Female lacerta bilineata with beautiful colors, close-up on mossy rock
I filmed this lacerta bilineata in my garden in Monteggio, in the Malcantone region of the Ticino (Switzerland) in June 2015. This particular adult female western green lizard figures quite prominently in the photo galleries on my website though she looks different every time depending on the angle, the time of day and how her skin reflects the sunlight. A few days after I first spotted her in my garden (Monteggio, Malcantone, Ticino, Switzerland) in June 2015, dashing away to save herself from the presumed threat I posed, and after various similar encounters in my garden, she eventually decided I wasn't dangerous and simply not worth the trouble and waste of energy of fleeing. As long as I approached her very slowly and without any hectic movements, she would usually remain in place, though always with wary eyes, as you can see in this video.
Adult male podarcis muralis, filmed closeup on pillar in garden
Here I filmed a beautiful podarcis muralis (also known as common wall lizard or mauereidechse) in Monteggio, in the Malcantone region of the Ticino (Switzerland) in May 2020. It's an adult male, and that pillar marked an important elevated point for him that allowed him to oversee his territory. He would visit it several times a day, patrolling it up and down, to make sure no rivals would enter and the females would certainly notice him. You can tell it's mating season because his color patterns are more pronounced, particularly the orange belly and the blue dots on his sides. It may be a much more common animal than the rare and very shy lacerta bilineata, but it's still a beautiful lizard species, and I'm happy these agile reptiles live in my garden, and I never get tired of watching them.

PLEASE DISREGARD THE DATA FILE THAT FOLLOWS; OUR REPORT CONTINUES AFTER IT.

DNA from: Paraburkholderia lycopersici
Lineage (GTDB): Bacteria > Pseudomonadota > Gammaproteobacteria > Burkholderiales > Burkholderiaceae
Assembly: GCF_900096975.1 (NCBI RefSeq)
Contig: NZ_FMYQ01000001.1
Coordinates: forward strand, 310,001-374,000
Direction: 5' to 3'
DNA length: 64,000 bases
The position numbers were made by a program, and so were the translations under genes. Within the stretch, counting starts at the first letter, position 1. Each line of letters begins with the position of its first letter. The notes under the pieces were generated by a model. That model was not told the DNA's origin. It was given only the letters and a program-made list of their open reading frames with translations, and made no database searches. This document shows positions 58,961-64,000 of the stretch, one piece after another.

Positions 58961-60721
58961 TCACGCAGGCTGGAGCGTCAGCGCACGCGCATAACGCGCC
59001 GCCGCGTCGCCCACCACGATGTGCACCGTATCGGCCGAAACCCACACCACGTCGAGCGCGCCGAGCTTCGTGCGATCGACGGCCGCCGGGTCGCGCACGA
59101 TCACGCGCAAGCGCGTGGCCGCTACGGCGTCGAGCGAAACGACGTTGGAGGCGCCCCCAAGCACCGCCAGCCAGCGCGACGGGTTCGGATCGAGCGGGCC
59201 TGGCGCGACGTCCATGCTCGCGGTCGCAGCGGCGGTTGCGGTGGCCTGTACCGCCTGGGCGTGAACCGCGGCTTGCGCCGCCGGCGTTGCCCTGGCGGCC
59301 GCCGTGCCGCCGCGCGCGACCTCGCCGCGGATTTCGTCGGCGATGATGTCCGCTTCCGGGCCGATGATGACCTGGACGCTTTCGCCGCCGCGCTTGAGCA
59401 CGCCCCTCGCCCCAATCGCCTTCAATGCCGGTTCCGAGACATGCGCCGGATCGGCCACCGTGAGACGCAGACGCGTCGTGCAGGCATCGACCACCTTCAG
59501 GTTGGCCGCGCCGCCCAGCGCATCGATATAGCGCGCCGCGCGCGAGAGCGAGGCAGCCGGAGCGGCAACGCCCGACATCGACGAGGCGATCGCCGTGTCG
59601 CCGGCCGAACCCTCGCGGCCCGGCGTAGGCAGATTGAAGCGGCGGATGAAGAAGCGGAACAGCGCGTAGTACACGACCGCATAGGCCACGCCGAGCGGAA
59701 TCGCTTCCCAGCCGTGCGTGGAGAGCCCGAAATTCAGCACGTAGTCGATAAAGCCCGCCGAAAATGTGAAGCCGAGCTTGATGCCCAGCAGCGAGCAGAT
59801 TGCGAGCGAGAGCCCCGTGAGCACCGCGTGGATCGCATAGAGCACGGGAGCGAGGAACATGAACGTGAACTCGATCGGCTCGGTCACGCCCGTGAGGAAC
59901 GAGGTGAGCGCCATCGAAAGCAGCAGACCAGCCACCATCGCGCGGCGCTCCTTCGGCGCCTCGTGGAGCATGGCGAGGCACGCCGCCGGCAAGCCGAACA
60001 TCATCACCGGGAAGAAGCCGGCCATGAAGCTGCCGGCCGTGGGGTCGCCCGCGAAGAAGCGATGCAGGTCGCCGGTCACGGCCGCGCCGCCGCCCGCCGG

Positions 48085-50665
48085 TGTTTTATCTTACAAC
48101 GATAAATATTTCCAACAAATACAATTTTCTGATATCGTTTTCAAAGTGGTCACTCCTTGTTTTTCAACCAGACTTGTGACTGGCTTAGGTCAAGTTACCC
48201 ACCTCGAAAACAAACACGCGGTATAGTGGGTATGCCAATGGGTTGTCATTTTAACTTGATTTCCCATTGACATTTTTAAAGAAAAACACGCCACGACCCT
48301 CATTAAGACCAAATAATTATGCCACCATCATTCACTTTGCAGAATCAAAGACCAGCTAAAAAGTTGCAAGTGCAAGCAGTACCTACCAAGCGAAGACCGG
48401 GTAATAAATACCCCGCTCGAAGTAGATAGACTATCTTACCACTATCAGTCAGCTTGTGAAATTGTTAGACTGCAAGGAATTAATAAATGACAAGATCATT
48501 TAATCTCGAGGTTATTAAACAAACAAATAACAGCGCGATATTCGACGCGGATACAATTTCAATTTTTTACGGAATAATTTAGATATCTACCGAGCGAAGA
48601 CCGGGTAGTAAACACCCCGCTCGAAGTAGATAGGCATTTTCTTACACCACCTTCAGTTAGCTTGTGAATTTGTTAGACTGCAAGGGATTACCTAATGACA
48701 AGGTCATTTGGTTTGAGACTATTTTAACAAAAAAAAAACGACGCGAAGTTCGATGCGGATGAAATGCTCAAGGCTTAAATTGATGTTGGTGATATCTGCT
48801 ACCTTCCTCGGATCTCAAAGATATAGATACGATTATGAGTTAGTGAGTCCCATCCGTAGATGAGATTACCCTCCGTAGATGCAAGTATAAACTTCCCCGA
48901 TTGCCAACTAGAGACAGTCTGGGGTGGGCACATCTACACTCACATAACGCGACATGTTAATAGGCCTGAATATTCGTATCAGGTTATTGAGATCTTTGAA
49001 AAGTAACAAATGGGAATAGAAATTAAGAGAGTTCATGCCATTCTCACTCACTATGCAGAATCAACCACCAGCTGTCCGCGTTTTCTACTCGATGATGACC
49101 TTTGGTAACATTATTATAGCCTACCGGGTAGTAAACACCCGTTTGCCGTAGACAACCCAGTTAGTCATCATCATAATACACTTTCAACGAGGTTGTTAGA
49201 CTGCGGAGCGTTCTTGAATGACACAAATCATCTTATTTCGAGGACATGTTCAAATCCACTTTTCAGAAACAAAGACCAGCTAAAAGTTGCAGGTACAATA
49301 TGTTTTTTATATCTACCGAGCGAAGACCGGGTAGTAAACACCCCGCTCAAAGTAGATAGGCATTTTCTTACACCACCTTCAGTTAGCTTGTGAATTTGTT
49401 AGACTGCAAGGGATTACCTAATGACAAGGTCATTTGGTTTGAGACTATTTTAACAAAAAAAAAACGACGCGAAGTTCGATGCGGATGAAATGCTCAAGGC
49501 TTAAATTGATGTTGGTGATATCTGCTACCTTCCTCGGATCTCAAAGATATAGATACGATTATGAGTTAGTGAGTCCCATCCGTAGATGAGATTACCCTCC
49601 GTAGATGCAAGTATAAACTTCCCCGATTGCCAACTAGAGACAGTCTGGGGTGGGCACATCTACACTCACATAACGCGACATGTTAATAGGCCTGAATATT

Female lacerta bilineata jumping in the air
I filmed this lacerta bilineata in Monteggio, in the Malcantone region of the Ticino (Switzerland) in June 2016. It's an adult female that lived in my garden and was very active that spring/summer, so I got to observe her frequently even though she always maintained a safe distance (which accounts for all the shaky zoom footage - that, and also the lack of a tripod ;-) This footage here was interesting to me because although I'd often seen lizards jumping up and down walls or branches, I'd never seen one - let alone a western green lizard - jump in the air like that from the ground. It happens very quickly and you can barely see it, so I replay the sequence in slow-motion in the clip.